Built in 1891, this is one of the most notable Westmont homes. Charles S. Price was a civil engineer who married Sarah Haws, part of the influential family that founded the Haws Refractory. Price rose in the Iron Company reportedly because he was able to restore operations of his department rapidly after the devastating Great Flood of 1889. By the time he moved to this house, he was the mill's general manager. Price bought this house from the Iron Company for $3, 506 in 1891. The house later passed to his daughter, known for her eccentricity and artistic inclinations. The present owners are involved in restoring the home. The rustic appearance of the home is enhanced by the use of rough-cut fieldstone on the porch and port-cochere.
15. Morris House - 105 Fayette Street
Built between 1891 and 1895. Galloway C. Morris bought two lots from the Cambria Iron Company for $825 apiece in 1891. Apparently he died soon thereafter. According to tax records of 1895, his widow Fannie is listed as the owner of the house built on the corner lot.
16. R. Replogle House - 131 Fayette Street
Built around 1920, this home was designed by architect Henry Rogers, who had also designed a business building for the Replogles. The house features Early Modern styling with Neo-classical elements, and a Roman style arched entry and brickwork. The property itself represents some of the transition in Westmont. In the early years, many people bought up lots for use as speculative real estate. George W. Thompson purchased these lots from the Cambria Iron Company in 1891 for $1,650. When Rhinehart Replogle bought the property from Thompson in 1905, he paid $4,250. The large house accommodated Replogle, his wife, several other family members, two clerks, a student, and an assistant superintendent in the iron mill.
Bucknell Avenue, originally names Second Avenue, featured the homes of professionals. The land was originally part of a farm, as witnessed by the early farmhouse at the far end of the street (44-45 Bucknell), near the Grandview Cemetery gates.
17. Buchanan House - 434 Bucknell Avenue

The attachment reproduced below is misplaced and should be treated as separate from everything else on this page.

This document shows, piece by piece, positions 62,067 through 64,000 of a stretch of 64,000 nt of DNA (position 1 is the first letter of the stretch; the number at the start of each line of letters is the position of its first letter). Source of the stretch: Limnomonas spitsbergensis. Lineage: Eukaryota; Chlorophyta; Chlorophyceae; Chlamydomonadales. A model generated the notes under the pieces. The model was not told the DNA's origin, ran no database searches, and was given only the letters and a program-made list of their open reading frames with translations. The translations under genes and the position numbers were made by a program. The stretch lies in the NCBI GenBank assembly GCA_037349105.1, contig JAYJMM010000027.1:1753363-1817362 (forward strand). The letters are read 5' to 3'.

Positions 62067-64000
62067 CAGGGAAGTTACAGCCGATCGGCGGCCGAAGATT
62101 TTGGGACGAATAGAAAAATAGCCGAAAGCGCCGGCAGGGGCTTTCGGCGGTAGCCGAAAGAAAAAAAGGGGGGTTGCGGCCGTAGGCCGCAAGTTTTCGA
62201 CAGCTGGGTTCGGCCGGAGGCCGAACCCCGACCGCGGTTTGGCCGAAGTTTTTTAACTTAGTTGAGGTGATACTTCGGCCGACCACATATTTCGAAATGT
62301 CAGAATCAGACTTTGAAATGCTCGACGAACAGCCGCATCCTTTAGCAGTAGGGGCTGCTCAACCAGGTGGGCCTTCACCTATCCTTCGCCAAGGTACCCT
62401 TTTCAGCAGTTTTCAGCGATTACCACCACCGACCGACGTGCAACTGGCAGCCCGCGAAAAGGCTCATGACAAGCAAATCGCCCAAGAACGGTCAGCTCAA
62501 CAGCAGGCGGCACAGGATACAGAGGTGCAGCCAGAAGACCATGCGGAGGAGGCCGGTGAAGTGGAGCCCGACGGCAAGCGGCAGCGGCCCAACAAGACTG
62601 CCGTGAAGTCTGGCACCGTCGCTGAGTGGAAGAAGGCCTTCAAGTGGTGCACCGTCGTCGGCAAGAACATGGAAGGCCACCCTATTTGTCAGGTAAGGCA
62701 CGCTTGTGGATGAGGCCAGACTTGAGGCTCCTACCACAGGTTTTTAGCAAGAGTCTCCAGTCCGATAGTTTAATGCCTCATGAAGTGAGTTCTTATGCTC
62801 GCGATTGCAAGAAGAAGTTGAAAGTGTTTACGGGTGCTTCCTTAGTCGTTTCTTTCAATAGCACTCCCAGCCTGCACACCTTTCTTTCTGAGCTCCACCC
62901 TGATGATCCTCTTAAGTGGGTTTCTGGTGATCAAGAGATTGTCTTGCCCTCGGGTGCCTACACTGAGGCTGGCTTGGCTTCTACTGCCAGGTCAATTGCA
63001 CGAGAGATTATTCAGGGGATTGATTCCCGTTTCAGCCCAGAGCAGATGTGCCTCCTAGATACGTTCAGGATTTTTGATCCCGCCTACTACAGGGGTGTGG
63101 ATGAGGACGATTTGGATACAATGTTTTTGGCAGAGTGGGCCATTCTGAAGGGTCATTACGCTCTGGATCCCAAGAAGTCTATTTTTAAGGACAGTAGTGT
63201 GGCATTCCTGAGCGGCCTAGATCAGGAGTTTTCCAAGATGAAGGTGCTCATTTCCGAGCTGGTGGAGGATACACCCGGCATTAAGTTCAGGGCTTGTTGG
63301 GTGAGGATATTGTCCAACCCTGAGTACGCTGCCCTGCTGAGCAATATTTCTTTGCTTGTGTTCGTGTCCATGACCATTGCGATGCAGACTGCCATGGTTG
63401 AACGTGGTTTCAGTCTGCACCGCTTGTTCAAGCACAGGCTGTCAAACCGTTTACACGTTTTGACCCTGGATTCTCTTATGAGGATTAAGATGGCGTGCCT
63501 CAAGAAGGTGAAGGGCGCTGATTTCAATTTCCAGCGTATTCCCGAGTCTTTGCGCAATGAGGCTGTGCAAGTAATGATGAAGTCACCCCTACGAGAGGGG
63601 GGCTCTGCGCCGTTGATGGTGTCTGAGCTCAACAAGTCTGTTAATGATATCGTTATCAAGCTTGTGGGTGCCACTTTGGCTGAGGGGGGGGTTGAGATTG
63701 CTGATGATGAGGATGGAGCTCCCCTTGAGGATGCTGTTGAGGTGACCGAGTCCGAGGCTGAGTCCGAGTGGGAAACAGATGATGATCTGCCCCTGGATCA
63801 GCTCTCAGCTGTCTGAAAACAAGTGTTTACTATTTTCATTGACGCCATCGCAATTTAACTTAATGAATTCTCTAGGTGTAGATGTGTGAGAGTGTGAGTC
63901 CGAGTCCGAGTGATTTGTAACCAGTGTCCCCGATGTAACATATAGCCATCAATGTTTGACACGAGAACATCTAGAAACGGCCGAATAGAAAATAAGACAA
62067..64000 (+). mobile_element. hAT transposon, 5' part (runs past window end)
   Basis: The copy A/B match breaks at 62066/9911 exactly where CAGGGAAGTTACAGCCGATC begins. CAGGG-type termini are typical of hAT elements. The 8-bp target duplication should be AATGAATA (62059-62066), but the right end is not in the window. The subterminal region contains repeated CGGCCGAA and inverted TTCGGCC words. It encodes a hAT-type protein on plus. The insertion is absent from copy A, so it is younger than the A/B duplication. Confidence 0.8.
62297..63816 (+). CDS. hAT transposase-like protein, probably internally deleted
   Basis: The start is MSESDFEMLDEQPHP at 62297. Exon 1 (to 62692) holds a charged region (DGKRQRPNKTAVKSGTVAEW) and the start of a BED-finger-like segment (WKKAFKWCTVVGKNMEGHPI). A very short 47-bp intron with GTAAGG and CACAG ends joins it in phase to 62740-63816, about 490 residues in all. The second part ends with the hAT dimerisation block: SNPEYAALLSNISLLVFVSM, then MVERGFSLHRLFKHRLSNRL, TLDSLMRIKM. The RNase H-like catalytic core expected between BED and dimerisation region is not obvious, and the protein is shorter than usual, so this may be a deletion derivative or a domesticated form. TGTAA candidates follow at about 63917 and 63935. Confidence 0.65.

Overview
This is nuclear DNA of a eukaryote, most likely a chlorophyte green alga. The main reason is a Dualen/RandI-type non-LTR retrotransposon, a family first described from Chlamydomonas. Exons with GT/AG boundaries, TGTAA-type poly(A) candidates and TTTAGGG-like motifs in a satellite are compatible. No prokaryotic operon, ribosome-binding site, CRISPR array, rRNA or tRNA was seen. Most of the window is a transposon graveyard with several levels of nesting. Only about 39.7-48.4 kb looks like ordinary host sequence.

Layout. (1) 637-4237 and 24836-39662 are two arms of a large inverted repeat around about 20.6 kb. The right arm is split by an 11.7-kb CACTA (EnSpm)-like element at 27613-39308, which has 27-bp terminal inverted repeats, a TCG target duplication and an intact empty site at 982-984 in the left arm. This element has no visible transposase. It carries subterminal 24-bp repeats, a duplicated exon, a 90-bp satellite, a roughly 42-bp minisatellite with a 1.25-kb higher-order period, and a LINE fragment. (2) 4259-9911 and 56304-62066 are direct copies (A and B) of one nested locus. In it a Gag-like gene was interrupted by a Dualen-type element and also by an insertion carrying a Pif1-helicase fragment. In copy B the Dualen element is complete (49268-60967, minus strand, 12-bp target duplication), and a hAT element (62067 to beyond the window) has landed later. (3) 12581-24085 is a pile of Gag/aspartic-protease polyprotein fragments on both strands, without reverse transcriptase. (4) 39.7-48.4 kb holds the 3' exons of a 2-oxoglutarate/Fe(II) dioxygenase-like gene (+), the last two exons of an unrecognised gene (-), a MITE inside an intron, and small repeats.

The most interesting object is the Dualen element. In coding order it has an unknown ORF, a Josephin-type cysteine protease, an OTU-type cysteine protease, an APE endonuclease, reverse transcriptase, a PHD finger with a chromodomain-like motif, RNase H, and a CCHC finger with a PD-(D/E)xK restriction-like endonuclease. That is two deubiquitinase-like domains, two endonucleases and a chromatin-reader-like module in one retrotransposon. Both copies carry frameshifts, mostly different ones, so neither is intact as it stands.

Built around 1893. Frank M. Buchanan, a sales agent for the Iron Company's Westmont development, bought this property from his employer in 1893 and built his home soon thereafter. Interesting details include horseshoe arches with lattice infill on the porches, and decorative terra-cotta inserts in the gable.
Before it cam to life as a residential community, Yoder's Hill was a blend of farming and recreation areas. In 1893, the Johnstown Driving Park Association purchased a large tract of land from the Cambria Iron Company and built a race track for pacers and trotters. The track, a half-mile long and 60 feet wide, was enclosed by a wooden railing. The grandstand featured offices, a small private dining room, a larger public dining room, and seating for 2,500. Fifty double-roofed stables lined the grounds. Also on the property was a dance pavilion, next to the grandstand. In 1895, the Association held three meets, in spring, summer, and fall. An 1894 newspaper noted that Johnstown was home to more than 100 race horses.
In the 1910s, the Cambria Steel Company repurchased the property and turned it into a development called Elm Grove. Unlike the earlier section of Westmont, Elm Grove was intended to be a settlement for those of upper income. The lots were sold with the stipulation that houses of at least a certain minimum price ($2,500 for a single lot and $4,500 for a double lot) must be built. The former race course was lined with elm trees as homes blossomed. Today, the stately elm grove holds the distinction of being the largest stand of American Elm trees in the eastern United States.
18. J. and M. Fronheiser House - 201-205 Luzerne Street
Built around 1910 as a two-family house. This house actually occupies four of the standard lots of the day. Jacob Fronheiser was assistant treasurer of the Title Trust & Guarantee Co. The Great Depression hit hard for many affluent Westmont residents. In 1936, this house was sold at Sheriff's sale.